Our guest in this episode is Dean Rachel Kyte, the current and 14th Dean of the Fletcher School at Tufts University. She is the first woman to lead the nation’s oldest graduate-only school of international affairs. She is a member of the Food System Economics Commission and was previously Special Representative of the United Nations Secretary-General and CEO of Sustainable Energy for All, and before that World Bank Vice President and Special Envoy for Climate Change.
In this summary of the interview, we paraphrase some answers and quote others. Our questions are in bold, with answers in plain text. Listen to the full interview for a lot more insight from Dean Rachel Kyte.
Do we have the time and the will to get to a sustainable, carbon-free, vigorous and growing economy?
Dean Kyte begins by saying:
We are running out of time, and we desperately need concentrated political will.
Then, she adds: “We don’t have to sacrifice, in that cleaner energy technologies are also going to be where good jobs and resilient communities come from, but we have inertia and incumbency to overcome…”
Is there an emerging mindset that looks differently at value creation, in the energy space, food and farming, that does value external returns on investment—social returns, natural capital?
“We know that if you want to have less pollution then you put a price on pollution and you make polluters pay, and that has worked very well, successfully, over generations.” She adds:
You can design effective carbon pricing so that ordinary families are not out of pocket, ordinary small businesses are not out of pocket… you don’t need to penalize the poor.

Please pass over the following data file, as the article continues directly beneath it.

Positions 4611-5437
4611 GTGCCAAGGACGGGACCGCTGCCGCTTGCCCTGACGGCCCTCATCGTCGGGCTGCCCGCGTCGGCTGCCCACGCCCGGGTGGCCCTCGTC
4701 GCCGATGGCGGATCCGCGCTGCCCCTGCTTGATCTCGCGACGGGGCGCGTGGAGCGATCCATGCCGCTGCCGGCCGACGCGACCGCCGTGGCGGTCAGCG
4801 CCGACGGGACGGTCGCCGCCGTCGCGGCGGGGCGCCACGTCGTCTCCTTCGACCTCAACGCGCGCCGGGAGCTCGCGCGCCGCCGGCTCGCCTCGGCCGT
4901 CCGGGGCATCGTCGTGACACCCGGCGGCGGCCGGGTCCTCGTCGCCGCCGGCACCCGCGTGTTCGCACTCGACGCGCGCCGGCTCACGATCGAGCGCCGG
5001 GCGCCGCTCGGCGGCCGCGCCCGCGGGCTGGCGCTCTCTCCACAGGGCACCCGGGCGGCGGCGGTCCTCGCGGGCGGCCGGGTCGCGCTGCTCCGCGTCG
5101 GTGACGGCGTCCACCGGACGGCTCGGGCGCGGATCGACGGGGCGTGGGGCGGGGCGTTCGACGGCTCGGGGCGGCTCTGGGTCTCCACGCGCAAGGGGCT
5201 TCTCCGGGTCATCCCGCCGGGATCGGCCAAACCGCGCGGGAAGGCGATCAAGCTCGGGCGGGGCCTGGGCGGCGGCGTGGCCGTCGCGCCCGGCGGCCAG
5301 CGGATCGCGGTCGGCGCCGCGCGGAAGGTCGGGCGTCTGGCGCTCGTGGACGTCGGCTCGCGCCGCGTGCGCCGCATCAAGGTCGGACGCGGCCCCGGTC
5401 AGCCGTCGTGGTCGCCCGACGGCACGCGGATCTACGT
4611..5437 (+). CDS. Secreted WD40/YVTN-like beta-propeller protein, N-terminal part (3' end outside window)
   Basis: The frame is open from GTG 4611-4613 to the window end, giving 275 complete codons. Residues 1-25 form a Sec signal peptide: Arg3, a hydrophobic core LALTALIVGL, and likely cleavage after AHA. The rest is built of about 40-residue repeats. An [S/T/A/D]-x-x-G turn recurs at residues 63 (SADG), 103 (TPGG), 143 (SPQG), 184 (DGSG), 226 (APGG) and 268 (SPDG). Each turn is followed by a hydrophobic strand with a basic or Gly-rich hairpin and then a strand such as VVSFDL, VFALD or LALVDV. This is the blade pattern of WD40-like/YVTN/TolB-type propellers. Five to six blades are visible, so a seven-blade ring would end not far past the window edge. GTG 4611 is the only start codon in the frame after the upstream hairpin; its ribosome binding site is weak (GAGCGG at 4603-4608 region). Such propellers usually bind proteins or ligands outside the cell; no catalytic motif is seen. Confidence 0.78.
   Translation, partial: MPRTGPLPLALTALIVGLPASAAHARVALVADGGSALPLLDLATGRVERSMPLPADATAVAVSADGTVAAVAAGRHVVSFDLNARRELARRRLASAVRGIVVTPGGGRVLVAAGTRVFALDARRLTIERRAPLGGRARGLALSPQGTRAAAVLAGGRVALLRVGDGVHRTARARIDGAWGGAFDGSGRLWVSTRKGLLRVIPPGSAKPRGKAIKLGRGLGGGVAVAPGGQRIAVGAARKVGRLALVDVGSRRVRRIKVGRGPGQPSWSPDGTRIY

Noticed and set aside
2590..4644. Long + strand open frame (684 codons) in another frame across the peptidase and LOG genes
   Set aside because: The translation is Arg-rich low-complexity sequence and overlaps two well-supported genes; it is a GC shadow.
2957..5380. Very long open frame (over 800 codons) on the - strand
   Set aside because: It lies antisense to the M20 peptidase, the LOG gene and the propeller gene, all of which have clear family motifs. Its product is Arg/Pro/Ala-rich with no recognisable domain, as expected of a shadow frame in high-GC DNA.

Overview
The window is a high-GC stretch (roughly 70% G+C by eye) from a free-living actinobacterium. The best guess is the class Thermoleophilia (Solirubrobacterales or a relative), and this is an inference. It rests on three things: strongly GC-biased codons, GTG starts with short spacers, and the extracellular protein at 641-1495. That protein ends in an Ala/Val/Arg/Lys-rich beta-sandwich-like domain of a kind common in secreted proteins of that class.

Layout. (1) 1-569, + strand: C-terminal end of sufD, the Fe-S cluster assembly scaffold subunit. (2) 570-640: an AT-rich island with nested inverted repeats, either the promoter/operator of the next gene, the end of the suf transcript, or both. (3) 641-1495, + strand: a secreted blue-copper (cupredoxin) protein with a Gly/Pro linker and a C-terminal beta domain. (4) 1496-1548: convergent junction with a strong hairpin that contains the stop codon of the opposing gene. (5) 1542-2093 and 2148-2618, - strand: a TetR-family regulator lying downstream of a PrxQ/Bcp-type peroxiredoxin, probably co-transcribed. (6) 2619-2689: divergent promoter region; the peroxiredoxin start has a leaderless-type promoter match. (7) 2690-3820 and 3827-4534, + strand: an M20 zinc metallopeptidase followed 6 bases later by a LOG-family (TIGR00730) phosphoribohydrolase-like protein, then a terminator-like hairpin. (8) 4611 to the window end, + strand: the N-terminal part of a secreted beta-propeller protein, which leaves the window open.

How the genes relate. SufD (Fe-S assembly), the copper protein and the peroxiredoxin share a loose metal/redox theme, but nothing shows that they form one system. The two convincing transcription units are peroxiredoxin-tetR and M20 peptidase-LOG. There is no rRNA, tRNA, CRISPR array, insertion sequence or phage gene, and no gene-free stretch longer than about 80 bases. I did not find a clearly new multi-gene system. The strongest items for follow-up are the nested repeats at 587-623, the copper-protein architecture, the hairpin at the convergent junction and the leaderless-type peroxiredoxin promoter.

Going back to 2015, the year of the Paris Agreement, you led creation of the Carbon Pricing Leadership Coalition, helped shape the World Bank’s climate agenda, and helped to create the conditions for the Paris Agreement. What went well in that process?
“There was one thing… this extraordinary movement amongst civil society, but also amongst businesses… you had insurance companies and car companies and energy companies—saying if there is an international agreement on this, we will make it work… don’t be afraid to make an ambitious commitment.”
We are now seeing political commitments to net-zero by mid-century from the European Union, the United States, and China, along with more than 100 other countries. That means we have, in Kyte’s words, “the G3, the three big economic blocs saying that by mid-century we should be able to balance the economy with the chemistry of the planet”.
Do you think the financial sector and corporations are waking up to the idea of risk management, and that sustainability is their only path to the future?
For the first time, ahead of the Paris Agreement, analysts began talking about the “carbon bubble” and “stranded assets”. In other words, if we need to go through deep decarbonization to avoid disaster, you don’t want to be holding carbon assets, because the value of those assets will disappear.
Now, we’ve got hundreds of trillions of dollars of assets under ownership in sovereign funds, institutional investors, pension funds, asset managers, ESG funds, and others starting to look seriously at how to avoid carbon risk and liability.